By Laura McCullagh ’17
If you ever encounter someone who exhibits even a fraction of the genuine enthusiasm for her work that Eunice S. Ferreira does, consider yourself lucky. Her office, one wall consumed by books, another completely taken up by a window, seems almost like an intellectual’s painting studio: instead of brushes, there are books; instead of pigments, there are masks and scripts; and instead of canvasses there is (right downstairs) an entire black box theater just waiting to be filled with her work.
In this multilingual production of The Orphan Sea by Caridad Svich, the seventeen cast members and the creative team speak ten different languages among them, either bilingually or as a first language. “I thought not only about the final product, but about how multiple languages might enrich our rehearsal process,” she says, then laughs: “there have been some times where I would just start talking to the cast in Portuguese.” During warm-ups, for example, Ferreira taught the cast how to sing the song “Sodade” in Crioulo, the Cape Verdean language. It is easy to see how deeply this passion for language runs in her veins: at one point in our conversation, two students appear at the office door, and Ferreira immediately begins to have a conversation with each of them in two different languages. “It is a gift,” she says, “to speak to someone in their first language, to give them a piece of home when home is far away.”
And that seems a very apt gift to give in the context of this play. As we discuss language, culture, and the concept of home, we begin to delve into the essence of the Odysseus and Penelope narrative of The Orphan Sea, a story that is very tied to Ferreira’s own family history in Cape Verde. “The Odysseus/Penelope story of people who leave and people who wait…is part of the historical and cultural narrative of the Cape Verde Islands,” she explains. The Odysseus story certainly fits in with my own family history as well, and I think you would be hard pressed to find a person in this school, country, and world for whom the same does not hold true to some degree. It is precisely for this reason, Ferreira says, that this play is going up now of all times. In the black box space they have built the wall that Trump has more than alluded to, and within that space, on and around the wall, they explore the “ancient story of migration…but also the very contemporary story of border crossing, of being documented or undocumented, of refugees…living in diasporic communities, leaving your place of origin, settling in a new community where you might be with other people from your homeland, the idea of perhaps never going back to your homeland, and the grief of that.”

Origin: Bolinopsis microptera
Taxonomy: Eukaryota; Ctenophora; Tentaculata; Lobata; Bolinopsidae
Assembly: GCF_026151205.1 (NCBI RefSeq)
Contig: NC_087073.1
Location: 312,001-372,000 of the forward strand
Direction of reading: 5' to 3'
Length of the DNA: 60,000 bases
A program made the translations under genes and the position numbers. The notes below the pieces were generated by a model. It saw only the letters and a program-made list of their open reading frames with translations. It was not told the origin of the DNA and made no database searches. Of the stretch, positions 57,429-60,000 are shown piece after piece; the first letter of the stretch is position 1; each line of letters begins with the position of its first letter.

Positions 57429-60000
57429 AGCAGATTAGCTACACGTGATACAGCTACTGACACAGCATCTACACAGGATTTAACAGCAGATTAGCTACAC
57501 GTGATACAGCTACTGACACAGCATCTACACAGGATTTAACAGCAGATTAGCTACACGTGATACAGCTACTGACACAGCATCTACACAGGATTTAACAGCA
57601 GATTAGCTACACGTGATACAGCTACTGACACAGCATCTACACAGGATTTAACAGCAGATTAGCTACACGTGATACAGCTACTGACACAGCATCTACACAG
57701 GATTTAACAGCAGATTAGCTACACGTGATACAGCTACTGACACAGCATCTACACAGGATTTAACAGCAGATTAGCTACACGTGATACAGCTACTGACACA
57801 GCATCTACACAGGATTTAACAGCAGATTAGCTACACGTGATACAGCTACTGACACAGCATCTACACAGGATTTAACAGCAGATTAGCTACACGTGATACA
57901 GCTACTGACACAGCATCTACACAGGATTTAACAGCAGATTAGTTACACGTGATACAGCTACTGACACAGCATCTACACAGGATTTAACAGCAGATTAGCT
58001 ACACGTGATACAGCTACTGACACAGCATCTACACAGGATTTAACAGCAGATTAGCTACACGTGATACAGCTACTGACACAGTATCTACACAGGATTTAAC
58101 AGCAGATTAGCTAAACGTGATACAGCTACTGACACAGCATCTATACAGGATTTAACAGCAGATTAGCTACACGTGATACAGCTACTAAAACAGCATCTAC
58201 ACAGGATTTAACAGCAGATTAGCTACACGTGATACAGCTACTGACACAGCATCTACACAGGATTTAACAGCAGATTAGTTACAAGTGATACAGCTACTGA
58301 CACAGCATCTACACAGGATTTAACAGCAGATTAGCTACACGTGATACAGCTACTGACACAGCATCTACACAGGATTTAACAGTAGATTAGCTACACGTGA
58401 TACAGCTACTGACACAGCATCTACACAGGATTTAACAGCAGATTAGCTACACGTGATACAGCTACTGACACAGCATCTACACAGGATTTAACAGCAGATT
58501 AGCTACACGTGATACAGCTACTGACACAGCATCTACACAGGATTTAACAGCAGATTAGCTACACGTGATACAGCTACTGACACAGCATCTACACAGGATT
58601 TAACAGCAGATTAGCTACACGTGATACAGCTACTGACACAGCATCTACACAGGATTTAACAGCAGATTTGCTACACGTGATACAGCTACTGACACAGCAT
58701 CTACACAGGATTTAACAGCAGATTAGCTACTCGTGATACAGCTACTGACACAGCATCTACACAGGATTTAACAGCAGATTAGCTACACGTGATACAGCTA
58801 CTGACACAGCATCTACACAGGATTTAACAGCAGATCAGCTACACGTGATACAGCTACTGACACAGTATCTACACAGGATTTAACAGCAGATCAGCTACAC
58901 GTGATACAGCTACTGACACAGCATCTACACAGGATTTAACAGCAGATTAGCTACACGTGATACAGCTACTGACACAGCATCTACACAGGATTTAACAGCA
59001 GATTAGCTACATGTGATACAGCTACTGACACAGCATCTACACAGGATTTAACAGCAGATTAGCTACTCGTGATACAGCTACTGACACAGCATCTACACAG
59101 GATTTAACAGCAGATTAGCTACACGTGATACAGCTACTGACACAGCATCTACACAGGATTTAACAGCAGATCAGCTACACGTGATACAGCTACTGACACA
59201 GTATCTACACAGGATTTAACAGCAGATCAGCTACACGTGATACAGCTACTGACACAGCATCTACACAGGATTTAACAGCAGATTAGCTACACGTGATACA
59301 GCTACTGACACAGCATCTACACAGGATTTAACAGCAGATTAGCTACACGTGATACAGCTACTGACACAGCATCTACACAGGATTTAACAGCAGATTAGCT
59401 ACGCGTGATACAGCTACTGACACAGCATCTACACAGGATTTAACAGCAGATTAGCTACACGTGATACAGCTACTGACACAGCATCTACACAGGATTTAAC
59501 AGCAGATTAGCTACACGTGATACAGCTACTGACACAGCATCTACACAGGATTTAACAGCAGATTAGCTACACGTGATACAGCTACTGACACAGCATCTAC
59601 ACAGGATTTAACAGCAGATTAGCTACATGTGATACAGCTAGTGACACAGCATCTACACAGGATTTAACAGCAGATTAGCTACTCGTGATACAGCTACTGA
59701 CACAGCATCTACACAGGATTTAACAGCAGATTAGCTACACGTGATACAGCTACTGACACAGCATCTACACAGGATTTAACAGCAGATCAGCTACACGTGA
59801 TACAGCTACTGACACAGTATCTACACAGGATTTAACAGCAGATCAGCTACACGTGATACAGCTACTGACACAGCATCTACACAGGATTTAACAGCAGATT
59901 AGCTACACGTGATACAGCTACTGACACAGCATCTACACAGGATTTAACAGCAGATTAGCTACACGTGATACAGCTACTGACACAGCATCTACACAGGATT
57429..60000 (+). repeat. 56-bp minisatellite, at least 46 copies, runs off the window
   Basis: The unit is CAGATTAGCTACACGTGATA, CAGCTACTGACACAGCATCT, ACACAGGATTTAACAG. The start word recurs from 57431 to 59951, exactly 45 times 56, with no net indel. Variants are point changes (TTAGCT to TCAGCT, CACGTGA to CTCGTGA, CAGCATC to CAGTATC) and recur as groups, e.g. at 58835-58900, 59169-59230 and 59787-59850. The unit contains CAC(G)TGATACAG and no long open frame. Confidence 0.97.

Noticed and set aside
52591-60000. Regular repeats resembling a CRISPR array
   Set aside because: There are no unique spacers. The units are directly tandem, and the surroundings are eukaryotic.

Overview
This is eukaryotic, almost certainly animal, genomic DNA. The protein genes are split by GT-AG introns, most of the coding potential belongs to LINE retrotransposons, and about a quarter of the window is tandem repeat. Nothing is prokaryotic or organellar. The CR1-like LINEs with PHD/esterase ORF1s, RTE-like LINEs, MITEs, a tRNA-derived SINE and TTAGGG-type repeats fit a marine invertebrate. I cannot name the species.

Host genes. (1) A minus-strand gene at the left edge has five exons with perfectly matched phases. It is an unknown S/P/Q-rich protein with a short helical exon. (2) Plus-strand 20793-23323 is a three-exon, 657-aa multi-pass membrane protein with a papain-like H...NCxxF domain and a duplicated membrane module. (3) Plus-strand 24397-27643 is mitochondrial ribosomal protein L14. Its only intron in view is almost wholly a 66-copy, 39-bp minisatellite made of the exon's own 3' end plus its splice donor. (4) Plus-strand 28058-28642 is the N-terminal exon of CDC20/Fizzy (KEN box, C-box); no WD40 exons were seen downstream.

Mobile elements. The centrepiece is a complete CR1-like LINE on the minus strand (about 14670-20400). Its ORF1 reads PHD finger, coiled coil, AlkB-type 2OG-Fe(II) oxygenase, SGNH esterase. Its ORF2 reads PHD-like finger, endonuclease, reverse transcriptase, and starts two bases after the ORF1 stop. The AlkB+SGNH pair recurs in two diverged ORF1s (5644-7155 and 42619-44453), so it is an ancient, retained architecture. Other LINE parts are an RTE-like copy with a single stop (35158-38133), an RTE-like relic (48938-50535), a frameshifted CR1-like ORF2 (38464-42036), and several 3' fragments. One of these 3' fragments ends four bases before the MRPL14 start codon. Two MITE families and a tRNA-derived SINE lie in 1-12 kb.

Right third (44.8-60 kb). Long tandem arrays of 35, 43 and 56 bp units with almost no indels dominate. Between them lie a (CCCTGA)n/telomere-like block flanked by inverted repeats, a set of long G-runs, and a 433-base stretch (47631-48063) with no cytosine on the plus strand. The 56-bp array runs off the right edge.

Ferreira’s interest in creating this project in this way has always been intrinsically tied to her scholarly work, she emphasizes. Much of her teaching and research relates to global performance, identities, culture, and language. This interest, combined with her artistic interests, meant that The Orphan Sea was a perfect fit.
“This multilingual production would not have been possible without this cast,” Ferreira says, speaking about the creative input that each actor has had in the process and the diversity of backgrounds represented within the ensemble. She also credits Svich, expressing her gratitude that the playwright entrusted her with the task of creating a multilingual version of the play. Since she knew from the beginning that she wanted a multilingual production, Ferreira was able to reach out to other departments and student organizations, especially the Department of World Languages and Literature, and bring in students from all different academic circles to audition. “My wish for The Orphan Sea is that students, faculty and staff on campus, who may not have necessarily come to the theater before, or thought that there could be a place for them, will feel welcomed as audience members and as potential creative contributors to the life of the department,” she explains.
I left Ferreira’s office still reflecting on the new way she had encouraged me to examine the world and the people around me: how each person has a story, a background that brought them to where they are today. Early in our conversation she said that she has “always been committed to the idea that our stages should reflect the scope, the breadth of humanity.” The seventeen people onstage in The Orphan Sea represent an entire world of people, and a timeless story of love and loss, but they also represent the true depth of the stories that this campus population has to tell. I, for one, can’t wait to hear what they say.
Laura McCullagh ’17 is a senior Theater major and a staff writer for the Skidmore Theater Living Newsletter.